NEW DELHI, India – A concurrent change is taking place in the retail market in India. Multi brand foreign retailers are settling their feet in the fast growing Indian economy. The small Indian retailers that run the commercial retail business in India, say it is an encroachment in the $50 billion Indian retail market.
This week, retail giant Wal-Mart formed a 50:50 joint venture with Bharti Enterprises, a large Indian cell phone company, to build as many as 15 large wholesale outlets over the next seven years in small Indian cities. The first store will open in Jaipur by the end of next year.
For ordinary Indians, the megastore itself will remain aloof as current Indian legislation does not allow multibrand foreign retailers to sell directly to consumers. However, they can start wholesale operations in India. From stationery, footwear, clothing, consumer durables and other general merchandise the megastores will sell grocery, fruits and vegetables to hotels, big retailers, and other institutional buyers. Further as per the arrangement between Wal-Mart and Bharti, the US-based retailer would handle back-end operations and Bharti will set up a retail base in the country.
The rapidly growing middle class in India has welcomed the megastore culture over the past few years. With formation of Indigenous megastores chains like Reliance, Big Bazar and Subiksha in big and small Indian cities with considerable retail market share, other world retail giants like Tesco and Carrefour are eyeing the Indian market.
The small Indians retailers fear that retail chains like Wal-Mart could eventually undermine their business. Analysts see Wal-Mart’s wholesale business as the first stage in a campaign to sell directly to Indian consumers. Retail groups are making an effort to alter the current FDI policies in India.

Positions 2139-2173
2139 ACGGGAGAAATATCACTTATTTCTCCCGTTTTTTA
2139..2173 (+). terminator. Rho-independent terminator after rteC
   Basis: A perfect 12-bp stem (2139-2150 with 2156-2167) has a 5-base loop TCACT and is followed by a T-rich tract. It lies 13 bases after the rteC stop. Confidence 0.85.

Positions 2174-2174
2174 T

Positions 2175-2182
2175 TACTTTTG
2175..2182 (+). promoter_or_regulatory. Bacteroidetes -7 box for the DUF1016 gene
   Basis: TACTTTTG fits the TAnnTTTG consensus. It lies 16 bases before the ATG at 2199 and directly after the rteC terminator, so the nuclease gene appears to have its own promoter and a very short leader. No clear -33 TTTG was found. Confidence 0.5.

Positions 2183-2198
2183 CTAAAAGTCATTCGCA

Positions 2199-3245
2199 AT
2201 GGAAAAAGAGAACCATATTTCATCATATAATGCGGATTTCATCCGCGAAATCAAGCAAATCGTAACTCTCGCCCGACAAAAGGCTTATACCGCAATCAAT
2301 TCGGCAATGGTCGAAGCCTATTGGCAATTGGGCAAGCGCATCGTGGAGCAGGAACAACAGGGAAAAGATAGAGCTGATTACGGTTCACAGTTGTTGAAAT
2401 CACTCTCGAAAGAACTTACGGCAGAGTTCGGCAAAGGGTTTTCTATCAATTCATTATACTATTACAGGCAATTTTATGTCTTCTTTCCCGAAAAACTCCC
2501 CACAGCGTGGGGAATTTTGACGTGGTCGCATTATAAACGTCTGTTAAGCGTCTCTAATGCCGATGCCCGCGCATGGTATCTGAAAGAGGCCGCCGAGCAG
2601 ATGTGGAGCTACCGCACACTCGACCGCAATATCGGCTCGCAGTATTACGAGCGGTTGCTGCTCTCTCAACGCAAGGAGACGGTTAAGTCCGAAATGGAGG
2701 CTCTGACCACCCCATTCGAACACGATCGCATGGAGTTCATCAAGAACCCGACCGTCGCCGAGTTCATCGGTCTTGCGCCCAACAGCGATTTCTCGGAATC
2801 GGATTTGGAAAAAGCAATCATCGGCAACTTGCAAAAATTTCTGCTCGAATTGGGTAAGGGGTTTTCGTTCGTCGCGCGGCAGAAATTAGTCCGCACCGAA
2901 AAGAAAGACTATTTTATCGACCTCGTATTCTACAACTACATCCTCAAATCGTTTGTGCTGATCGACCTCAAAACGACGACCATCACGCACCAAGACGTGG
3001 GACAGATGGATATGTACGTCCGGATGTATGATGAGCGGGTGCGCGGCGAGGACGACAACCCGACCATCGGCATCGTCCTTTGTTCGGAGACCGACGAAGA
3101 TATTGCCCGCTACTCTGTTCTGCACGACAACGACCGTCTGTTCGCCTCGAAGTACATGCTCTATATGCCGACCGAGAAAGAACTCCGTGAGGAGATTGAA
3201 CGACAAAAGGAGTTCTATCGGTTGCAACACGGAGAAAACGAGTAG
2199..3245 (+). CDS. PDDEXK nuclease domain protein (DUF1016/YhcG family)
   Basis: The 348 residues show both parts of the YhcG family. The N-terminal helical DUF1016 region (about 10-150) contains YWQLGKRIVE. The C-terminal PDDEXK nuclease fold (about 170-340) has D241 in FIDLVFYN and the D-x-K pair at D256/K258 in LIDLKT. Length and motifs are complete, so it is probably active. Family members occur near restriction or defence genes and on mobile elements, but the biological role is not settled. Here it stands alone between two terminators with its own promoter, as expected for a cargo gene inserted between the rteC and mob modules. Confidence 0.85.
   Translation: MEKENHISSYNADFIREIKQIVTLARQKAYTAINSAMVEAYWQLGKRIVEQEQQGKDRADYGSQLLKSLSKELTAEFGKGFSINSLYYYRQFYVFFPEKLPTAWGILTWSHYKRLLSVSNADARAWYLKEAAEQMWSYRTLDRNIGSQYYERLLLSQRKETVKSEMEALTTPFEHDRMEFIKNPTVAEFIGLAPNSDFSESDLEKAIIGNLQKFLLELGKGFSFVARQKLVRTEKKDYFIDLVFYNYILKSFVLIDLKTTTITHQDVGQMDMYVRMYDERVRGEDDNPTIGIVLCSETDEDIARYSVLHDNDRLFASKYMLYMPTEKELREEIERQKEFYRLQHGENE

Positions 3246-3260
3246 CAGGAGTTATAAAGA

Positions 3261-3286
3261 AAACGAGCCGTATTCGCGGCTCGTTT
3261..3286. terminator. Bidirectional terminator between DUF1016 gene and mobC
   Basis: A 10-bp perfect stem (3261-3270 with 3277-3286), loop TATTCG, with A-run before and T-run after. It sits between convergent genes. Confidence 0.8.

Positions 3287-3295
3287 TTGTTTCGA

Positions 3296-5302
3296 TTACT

With Wal-Mart stepping its feet in India, worried small retailers took to the streets to protest against government policies. Raising slogans “Go Back, Wal-Mart” and “Quit India” hundreds of protesters burned effigies with brand names of foreign retailers inscribed on them in Delhi. Similar demonstrations were held in different parts of India, an attempt to mount a nationwide show of opposition to the arrival of companies like Wal-Mart.
Small retail traders have also protested against the indigenous retail chains in the recent past. Reliance fresh, vegetable and fruit retail stores were recently attacked at various places. The groups representing the small retailer fear these chains will monopolise the Indian retail market which will badly affect the ordinary Indian buyer and the retailers equally.
FDI Retail Watch, the group that organized the demonstrations, views large-scale retailing as counter to Indian traditions. “Our culture is not the wasteful consumption that we see in the first world. These large retail companies will push us aggressively to consume more and more.”
According to them, there are other aspects associated with the emerging megastore culture. “It will render millions of people unemployed across the country”. They see other adverse effects of megastores in India. “The Small-scale retailing in India is environmentally more efficient than the international operations. A typical Indian vender reaches to every door without causing any damage to the environment, using no fuels and producing zero emissions.” Wal-Mart or any other retail brand will create disparity in Indian society.